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May 26, 2011 7:27 am

Commissions, conservation districts holding meetings on BLM plan

Written by CJ Baker

County commissions and conservation districts across the Big Horn Basin are hosting meetings to share with the public what they see as important in the federal Bureau of Land Management’s recently-released Resource Management Plan draft and also hear citizens’ take on the document.

On Tuesday, May 31, from 6 to 8 p.m., Park County commissioners will host a Powell meeting at the Multi-purpose Room at the Park County Fairgrounds to discuss the plan. On Wednesday, similar meetings will be held from 11:30 a.m. to 1:30 p.m. at the Meeteetse Conservation District office and from 6 to 8 p.m. in Grizzly Hall at the Park County Library in Cody.

At the meetings, commissioners and conservation district officials will give their take on the plan, hear what the public thinks and encourage folks to make written comments to the federal agency.

When completed the BLM’s management plan will guide how millions of acres of public lands across the basin are managed — identifying special areas for protection and outlining where and how activities like oil and gas development, grazing and motorized recreation can occur.

Compared to how the lands are managed today, the draft plan preferred by the BLM would generally create somewhat tighter restrictions on the basin’s public lands in favor of greater conservation.

Steve Jones of the Meeteetse Conservation District said the upcoming meetings are an opportunity for the districts and commission to explain where they differ with the BLM’s preferred plan and what effects the plan would have.

“’Cause they won’t get it from the plan,” Jones said, referring to the roughly 1,800-page document’s daunting size and complexity.

The meeting will open with a presentation by Ecosystem Research Group (ERG), the private environmental consulting company hired by the Big Horn Basin’s commissions and conservation districts to help represent them in the planning process. The presentation will include maps showing how land use would change under the draft plan.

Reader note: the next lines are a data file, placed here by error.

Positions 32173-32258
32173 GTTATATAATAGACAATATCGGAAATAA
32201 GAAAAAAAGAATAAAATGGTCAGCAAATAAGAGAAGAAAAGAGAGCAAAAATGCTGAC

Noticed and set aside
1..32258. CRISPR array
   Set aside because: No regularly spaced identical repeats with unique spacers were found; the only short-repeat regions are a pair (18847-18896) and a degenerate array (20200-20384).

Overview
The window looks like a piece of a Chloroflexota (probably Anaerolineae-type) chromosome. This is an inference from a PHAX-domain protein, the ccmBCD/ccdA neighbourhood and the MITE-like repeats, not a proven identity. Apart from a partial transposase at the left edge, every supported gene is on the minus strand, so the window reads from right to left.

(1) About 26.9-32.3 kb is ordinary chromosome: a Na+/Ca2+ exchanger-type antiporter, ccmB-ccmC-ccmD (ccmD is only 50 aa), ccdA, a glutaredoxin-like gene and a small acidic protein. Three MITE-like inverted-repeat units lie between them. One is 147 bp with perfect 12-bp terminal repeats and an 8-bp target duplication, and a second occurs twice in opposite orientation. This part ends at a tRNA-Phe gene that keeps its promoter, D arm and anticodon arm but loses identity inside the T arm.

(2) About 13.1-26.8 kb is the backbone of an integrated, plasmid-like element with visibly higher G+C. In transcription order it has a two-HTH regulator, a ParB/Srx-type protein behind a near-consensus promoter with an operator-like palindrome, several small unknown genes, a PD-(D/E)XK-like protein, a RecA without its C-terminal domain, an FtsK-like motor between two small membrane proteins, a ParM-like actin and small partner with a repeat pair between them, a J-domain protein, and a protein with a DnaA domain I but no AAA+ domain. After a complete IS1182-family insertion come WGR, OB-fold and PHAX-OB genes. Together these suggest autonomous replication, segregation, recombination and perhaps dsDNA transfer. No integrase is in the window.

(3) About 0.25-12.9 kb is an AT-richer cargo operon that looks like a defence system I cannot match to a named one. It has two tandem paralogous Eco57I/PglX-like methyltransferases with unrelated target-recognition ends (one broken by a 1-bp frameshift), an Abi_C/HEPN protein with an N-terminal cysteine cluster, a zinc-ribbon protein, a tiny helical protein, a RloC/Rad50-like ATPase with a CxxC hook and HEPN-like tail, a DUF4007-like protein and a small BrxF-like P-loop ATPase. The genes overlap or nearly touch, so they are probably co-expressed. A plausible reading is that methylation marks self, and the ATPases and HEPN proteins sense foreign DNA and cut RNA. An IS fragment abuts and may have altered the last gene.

Commissioners also say they will detail the role they played as a cooperating agency in the plan’s drafting, working in the BLM’s closed-door meetings to alter the draft. Park County Commissioner Tim French said commissioners and conservation districts were successful in significantly reducing the additional amount of land that the BLM plans to protect as “wild lands.”

Following the initial 30-minute presentation, commissioners plan to open up the meeting for public comments, giving folks a couple minutes to speak their piece about the plan.

Commissioners initially discussed inviting people representing oil and gas, grazing and motorized recreation interests to speak to the audience, and “even the environmental community should probably be asked,” said Commissioner Joe Tilden. But that idea fell apart as commissioners wrestled with which groups should be given floor time. Instead, folks who want to speak will simply sign up.

“As long as everybody can talk, I think that’s all we’re looking for,” said Commissioner Dave Burke.

Attendees at next week’s meeting will be encouraged to submit written comments to the BLM about the draft plan. Written forms will be available at the meetings, and the county has set up a link on its main website, www.parkcounty.us, to an Ecosystem Research Group webpage where folks can submit comments on the plan.

That page differs from the BLM’s official online commenting site (available at www.tinyurl.com/BLMRMP) in that comments will not only be sent to the bureau but also copied and collected by ERG.

Park County Commission Chairman Bucky Hall said having copies of the comments submitted through ERG’s site will give the county the opportunity to “hold their (the BLM’s) feet to the fire” if commissioners believe the agency’s final plan doesn’t take the comments into account.

French said the comments will also help ERG prepare its the counties’ and conservation districts’ official comments — a document expected to total hundreds of pages. Commissioner Loren Grosskopf said it would also help commissioners understand what their constituents want.

All comments submitted to the BLM are public record and available to anyone.

The BLM is hosting its own meetings across the basin on the plan in June. An open house is scheduled from 4 to 7 p.m. at the Lovell Community Center on June 13, Cody’s Holiday Inn on June 14 and at the Park County Fairgrounds in Powell on June 15.

The BLM has said it wants specific comments on specific parts of its plan. The planning documents and further information are available on the bureau’s website, accessible at www.tinyurl.com/BLMRMP.

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